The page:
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How to hire a freelance writer who’s worth your money

You have a writing task. You don’t want an employee to do it. You also don’t have time to do it yourself. So a freelancer it is. But where do you start? How do you pick a writer you feel good about? One who will get the job done? These tips will help you hire a freelance writer that’ll be worth your money.

How to hire a freelance writer you’ll be happy with: 5 tips

How to hire a freelance writer

1. Find a writer in your network

The best way to find a freelancer is to use your network. Ask around if anyone knows a freelance writer they’d recommend.

2. Use a platform to hire a freelance writer

You may have heard about freelance marketplaces such as Upwork, Freelancer and Airtasker. I’ve found some of my best clients through Upwork, clients I’ve worked with for years, who love my work. But they also have a bit of a bad reputation and it can be challenging to find what you’re looking for.

Here’s how to find the good writers on content mills:

a. Sign up to your preferred platform.

Or all of them. Upwork and Airtasker are the best in my opinion. Freelancer seems… a little cheap to me, but you could definitely get lucky so give it a go.

b. Advertise your task

Write a task description that is enticing and that answers questions freelancers may want to know, such as

  • What is the scope of the project?
  • Are you looking for a long time relationship or is it a one-off?
  • What are you going to pay? This may seem trivial but many want freelancers to pop out thousand-word articles for five dollars. Show them you’re not like that. Or ask them to quote you, if you’re not sure what to pay. Avoid the temptation of accepting very low quotes. I’ll get back to that later.
  • Ask them to write a cover letter addressing any concerns you may have, and ask them for a link to their portfolio.
  • End your ad by asking applicants to quote a specific phrase in their application, so you know they’ve read the whole thing.

c. Re-post the ad

The sheer amount of tasks going up means yours might drown. Freelancers are only going to check the first 3-4 pages, corresponding to the past couple of hours depending on the job. This means you should preferably re-upload every day if you can.

4. Don’t be tempted to hire a freelance writer who’s too cheap

The biggest weakness with freelance marketplaces is that the prices have been pushed to the limit, and so has the quality. These sites aren’t called content mills for nothing. Don’t be tempted to choose the lowest paying freelancer. The freelancer may be good, but honestly, no one can afford to create good quality for 30 bucks a post. You get what you pay for. Focus instead on finding the freelancers who will do a great job for a fair price. Contrary to popular belief, quality freelance writers do exist on content mills. They’re looking for clients too. You just have to find each other.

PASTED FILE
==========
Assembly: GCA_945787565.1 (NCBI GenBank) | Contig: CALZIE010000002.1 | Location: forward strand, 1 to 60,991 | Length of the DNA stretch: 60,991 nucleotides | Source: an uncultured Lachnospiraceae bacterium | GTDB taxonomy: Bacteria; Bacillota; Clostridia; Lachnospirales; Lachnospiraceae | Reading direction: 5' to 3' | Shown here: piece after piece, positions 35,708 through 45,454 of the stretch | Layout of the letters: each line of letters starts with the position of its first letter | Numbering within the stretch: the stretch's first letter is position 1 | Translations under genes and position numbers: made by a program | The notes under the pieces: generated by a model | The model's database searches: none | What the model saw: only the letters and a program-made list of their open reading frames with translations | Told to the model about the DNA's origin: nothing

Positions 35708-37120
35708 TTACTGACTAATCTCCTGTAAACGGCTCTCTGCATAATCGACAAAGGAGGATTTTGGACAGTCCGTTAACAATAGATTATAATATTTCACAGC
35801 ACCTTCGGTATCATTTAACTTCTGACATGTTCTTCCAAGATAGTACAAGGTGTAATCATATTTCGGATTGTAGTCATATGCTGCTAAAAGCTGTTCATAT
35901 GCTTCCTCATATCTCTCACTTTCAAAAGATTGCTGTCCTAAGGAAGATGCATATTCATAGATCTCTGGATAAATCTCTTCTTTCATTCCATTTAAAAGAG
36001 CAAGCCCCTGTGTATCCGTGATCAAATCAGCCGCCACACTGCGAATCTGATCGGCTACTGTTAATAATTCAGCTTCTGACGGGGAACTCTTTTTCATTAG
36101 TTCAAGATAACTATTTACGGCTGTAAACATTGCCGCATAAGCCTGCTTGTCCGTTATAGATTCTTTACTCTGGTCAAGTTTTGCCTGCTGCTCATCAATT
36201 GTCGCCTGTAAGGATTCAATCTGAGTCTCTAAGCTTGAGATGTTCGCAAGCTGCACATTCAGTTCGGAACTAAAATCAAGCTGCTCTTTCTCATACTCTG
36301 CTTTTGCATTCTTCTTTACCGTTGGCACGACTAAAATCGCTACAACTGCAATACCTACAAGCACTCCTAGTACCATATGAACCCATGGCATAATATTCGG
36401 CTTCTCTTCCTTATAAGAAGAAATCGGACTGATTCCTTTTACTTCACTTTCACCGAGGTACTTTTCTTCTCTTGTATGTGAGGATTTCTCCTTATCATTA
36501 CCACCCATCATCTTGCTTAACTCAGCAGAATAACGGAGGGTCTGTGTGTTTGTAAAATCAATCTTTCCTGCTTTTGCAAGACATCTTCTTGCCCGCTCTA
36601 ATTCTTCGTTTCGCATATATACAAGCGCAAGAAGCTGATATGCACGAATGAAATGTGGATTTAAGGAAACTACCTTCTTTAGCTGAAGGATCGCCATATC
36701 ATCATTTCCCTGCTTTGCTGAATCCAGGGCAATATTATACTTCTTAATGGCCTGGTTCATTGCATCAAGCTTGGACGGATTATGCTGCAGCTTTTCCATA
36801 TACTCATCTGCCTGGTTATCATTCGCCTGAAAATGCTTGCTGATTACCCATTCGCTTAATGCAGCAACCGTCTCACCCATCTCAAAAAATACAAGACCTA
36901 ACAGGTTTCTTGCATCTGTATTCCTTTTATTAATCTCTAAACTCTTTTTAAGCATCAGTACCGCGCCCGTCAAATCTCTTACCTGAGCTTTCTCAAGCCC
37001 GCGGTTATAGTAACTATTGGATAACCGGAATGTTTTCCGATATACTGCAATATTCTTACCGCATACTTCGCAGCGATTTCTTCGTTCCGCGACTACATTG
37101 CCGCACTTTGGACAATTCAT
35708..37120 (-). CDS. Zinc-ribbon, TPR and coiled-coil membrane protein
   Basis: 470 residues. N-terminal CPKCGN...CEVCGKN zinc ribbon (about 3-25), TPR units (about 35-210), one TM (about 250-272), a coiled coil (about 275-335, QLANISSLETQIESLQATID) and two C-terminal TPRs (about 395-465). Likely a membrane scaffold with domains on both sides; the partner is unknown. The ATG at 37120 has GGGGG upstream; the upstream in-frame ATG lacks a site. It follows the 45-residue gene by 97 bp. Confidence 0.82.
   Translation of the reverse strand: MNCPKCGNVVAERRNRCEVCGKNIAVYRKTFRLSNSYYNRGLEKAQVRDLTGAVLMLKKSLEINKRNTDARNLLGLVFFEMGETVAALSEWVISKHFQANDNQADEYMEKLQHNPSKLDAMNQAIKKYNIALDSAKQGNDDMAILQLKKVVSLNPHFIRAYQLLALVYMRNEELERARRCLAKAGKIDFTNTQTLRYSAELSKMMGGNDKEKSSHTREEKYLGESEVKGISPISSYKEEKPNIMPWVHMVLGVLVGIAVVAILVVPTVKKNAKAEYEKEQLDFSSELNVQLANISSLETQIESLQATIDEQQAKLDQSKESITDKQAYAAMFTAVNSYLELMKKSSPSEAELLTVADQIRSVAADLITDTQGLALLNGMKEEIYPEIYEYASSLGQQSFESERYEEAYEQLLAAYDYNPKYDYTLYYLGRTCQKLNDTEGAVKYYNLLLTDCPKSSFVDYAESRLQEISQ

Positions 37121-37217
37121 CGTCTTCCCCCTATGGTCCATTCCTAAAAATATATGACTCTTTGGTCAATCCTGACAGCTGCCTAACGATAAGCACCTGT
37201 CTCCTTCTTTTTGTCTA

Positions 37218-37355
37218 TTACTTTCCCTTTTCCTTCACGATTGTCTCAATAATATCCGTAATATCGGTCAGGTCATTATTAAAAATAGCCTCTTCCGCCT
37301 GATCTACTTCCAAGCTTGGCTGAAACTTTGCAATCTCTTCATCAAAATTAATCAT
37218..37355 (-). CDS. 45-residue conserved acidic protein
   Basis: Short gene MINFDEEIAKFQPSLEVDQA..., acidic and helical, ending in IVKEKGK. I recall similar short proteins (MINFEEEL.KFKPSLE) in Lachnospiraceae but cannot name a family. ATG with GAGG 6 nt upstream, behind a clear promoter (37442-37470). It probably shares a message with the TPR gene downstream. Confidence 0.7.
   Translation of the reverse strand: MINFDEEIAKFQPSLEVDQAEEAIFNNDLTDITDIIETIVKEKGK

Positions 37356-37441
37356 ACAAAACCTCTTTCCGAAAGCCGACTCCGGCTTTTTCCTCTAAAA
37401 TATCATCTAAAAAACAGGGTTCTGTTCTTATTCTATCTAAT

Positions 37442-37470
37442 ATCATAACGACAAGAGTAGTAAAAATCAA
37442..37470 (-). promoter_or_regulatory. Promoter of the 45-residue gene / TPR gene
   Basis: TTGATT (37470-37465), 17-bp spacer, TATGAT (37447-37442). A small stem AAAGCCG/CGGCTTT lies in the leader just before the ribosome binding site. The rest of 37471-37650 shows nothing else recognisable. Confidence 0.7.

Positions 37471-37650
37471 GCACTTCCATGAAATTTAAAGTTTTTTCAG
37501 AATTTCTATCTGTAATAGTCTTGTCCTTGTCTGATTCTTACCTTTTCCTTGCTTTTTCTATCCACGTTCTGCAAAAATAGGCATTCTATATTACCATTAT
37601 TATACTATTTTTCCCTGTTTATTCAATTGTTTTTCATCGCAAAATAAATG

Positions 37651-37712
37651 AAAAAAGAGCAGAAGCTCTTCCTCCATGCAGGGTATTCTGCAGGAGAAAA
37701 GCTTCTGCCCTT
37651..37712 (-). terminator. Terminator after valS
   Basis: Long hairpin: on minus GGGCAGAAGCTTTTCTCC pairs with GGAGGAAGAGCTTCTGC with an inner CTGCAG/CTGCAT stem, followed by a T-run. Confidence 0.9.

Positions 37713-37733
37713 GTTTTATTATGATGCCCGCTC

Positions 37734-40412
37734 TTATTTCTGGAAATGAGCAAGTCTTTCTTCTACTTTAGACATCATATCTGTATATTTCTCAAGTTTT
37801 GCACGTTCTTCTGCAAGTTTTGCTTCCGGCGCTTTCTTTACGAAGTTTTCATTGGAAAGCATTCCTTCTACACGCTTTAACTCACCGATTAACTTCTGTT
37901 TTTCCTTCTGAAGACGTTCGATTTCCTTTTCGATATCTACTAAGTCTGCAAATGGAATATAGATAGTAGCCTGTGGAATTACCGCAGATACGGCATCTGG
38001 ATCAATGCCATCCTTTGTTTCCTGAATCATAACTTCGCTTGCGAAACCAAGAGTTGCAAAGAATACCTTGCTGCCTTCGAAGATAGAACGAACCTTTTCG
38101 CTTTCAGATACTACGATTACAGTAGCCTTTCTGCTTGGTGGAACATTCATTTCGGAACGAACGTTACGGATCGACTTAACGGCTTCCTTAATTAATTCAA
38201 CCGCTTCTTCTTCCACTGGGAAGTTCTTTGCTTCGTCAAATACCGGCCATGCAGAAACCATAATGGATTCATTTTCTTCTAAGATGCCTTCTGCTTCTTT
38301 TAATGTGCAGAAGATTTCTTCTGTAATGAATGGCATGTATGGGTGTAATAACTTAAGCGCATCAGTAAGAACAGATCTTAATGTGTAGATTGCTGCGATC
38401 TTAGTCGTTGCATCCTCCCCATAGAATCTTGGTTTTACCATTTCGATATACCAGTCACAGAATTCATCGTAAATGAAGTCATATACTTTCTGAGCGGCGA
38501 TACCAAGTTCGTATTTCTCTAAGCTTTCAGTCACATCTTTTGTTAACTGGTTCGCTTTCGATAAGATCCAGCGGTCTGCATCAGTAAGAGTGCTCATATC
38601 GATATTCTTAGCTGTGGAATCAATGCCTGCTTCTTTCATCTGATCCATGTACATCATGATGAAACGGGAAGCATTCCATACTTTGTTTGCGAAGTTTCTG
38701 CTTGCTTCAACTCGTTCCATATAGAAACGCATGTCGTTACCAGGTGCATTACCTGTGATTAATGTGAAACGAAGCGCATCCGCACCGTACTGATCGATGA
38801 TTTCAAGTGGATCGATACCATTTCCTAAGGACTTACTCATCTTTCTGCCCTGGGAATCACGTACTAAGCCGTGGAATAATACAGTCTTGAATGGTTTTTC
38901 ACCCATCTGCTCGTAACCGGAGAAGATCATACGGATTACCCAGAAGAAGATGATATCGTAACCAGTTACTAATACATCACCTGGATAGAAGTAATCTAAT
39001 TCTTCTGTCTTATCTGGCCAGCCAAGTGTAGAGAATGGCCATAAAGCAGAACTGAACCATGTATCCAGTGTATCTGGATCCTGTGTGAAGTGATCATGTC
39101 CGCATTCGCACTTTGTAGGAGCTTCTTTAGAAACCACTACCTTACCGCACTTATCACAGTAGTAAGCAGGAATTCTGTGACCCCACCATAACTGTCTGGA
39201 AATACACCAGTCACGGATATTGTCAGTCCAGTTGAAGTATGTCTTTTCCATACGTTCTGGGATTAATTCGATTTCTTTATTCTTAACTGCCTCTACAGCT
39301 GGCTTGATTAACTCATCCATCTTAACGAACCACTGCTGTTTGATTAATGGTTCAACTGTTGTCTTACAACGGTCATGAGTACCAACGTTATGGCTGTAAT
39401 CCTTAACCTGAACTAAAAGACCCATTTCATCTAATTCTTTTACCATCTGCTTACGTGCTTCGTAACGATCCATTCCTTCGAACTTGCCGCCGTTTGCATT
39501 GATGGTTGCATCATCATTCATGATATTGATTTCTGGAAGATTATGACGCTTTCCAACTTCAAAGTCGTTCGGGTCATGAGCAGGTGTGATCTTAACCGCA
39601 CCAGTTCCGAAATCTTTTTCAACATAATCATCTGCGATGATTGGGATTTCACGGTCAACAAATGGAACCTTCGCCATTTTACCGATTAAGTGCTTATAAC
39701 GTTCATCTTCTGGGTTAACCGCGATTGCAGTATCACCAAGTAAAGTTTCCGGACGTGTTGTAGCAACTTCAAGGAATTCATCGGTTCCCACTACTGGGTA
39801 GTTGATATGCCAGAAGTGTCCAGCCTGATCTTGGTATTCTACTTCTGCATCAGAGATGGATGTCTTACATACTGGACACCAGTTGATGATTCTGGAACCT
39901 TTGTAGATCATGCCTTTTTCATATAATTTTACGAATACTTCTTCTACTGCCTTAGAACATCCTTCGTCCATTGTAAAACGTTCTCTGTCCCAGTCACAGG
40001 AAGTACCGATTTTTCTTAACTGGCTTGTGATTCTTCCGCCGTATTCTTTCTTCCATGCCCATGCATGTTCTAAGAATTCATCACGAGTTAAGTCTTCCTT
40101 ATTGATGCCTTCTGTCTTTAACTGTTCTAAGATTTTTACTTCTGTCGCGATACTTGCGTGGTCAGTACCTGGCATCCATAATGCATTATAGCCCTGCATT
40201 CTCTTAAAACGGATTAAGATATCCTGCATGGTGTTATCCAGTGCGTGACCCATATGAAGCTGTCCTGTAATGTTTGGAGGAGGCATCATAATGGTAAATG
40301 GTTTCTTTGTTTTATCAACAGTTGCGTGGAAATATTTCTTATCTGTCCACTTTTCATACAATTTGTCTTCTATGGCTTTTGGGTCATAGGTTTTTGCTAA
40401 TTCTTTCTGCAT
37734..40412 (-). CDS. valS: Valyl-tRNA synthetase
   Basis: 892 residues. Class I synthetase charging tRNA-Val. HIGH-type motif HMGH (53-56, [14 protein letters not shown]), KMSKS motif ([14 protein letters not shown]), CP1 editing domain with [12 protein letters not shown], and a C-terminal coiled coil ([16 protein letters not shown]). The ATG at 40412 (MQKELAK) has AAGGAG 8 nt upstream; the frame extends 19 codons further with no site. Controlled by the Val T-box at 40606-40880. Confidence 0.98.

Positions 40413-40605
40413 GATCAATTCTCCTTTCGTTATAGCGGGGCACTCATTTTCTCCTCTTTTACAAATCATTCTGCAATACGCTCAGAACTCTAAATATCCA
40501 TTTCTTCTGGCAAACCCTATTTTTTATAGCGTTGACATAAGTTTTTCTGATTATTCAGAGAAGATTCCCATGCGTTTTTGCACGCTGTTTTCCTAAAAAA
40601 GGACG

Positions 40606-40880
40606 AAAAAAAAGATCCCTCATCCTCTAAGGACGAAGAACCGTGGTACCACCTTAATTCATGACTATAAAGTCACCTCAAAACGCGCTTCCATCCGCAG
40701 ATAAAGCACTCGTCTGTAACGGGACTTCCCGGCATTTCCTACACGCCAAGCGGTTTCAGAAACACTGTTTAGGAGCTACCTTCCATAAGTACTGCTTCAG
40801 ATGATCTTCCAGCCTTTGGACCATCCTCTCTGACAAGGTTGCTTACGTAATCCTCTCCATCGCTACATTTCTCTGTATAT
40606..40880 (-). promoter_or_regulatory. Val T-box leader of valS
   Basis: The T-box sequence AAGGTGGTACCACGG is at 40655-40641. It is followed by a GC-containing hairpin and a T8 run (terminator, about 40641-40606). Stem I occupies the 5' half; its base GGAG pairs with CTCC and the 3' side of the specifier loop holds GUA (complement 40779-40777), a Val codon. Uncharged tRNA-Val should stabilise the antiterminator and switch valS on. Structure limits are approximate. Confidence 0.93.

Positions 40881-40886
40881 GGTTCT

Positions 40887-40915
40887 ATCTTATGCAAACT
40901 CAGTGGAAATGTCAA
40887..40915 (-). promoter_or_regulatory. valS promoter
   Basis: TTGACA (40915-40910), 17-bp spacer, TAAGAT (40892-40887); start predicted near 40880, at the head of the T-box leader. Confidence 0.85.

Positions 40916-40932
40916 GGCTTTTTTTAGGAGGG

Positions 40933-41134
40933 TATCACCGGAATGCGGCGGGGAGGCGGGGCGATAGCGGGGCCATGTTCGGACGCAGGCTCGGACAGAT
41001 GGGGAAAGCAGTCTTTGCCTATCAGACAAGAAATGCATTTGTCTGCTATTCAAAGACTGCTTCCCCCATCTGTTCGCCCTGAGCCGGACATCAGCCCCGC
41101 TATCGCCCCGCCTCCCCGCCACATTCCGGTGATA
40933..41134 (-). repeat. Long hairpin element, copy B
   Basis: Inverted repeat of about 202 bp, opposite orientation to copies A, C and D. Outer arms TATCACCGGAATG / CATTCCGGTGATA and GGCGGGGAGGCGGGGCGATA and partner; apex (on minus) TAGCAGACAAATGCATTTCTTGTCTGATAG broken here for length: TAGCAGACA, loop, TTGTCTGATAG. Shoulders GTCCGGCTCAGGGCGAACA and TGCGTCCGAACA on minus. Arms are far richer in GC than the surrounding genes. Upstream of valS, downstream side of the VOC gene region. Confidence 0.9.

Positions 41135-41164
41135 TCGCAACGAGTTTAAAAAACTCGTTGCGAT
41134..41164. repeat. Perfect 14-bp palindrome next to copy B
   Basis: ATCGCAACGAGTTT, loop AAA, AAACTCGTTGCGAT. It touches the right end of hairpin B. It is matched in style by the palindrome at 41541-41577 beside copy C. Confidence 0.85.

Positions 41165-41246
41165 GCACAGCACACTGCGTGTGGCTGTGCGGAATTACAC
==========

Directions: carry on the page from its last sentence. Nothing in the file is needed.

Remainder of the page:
3. Read the writer’s portfolio

Girl reading a writer's portfolio

Once you’ve got a few applicants, you should read their portfolio. Portfolio doesn’t only show you the writer actually, you know, write, but also what kind of writing they’ve been doing.

It’s an important step to identify whether or not this freelance writer is good for you. You want to find a writer whose style you like and that you can see would work for your business.

A good freelance writer can write for multiple audiences and platforms and they can adapt their voice. But if you can see actual examples on the writer’s portfolio of the style you’re looking for – then you’ll know for sure they can do the job.

Can I ask the freelancer to do a free test?

Not all freelancer writers will agree to do a free test. But many will. Especially if it’s a new industry, style or platform for them.

  • You can always ask for a free test. But see first if your writer has a writing sample that matches what you’re looking for.
  • Freelancers are more likely to do a test for ongoing work. It’s often not worth it if the task is a one-off.
  • They will appreciate if you pay them for a successful test – although you’re not really expected to.

4. Make sure your writer is curious and responsive

A couple of e-mails back and forth will quickly reveal your freelancer’s responsiveness and willingness to put in the research.

Hire a freelance writer who is easy to communicate with. They should answer quickly (within twenty-four hours if you’re in the same time zone). They should be forthcoming and happy to answer your questions. You should find it easy to talk to them. You should feel you’re on the same page and that they are trying their best to understand you and your business.

5. Keep communication channels open once you hire a freelance writer

Meeting at desk

If you don’t have time to stay in touch with the writer yourself, appoint someone in your team. Make sure both parts know who to talk to. The writer might need someone who’s available to answer questions or clear up concerns.

A freelancer isn’t an employee but they’re still going to be part of your business. Help them familiarise themselves with your company. Tell them what it’s about, what your content plan is, and how they can conduct further research for their writing. The better they understand you, the better the writing is going to be.

Hiring the right freelance writer forges a relationship that can benefit you beyond any single task

Working with the right freelance writer can benefit the both of you well into the future. Now you have someone you can always go to, who knows your business and will do a professional job. Investing in hiring the right freelance writer is well worth it in the long run.

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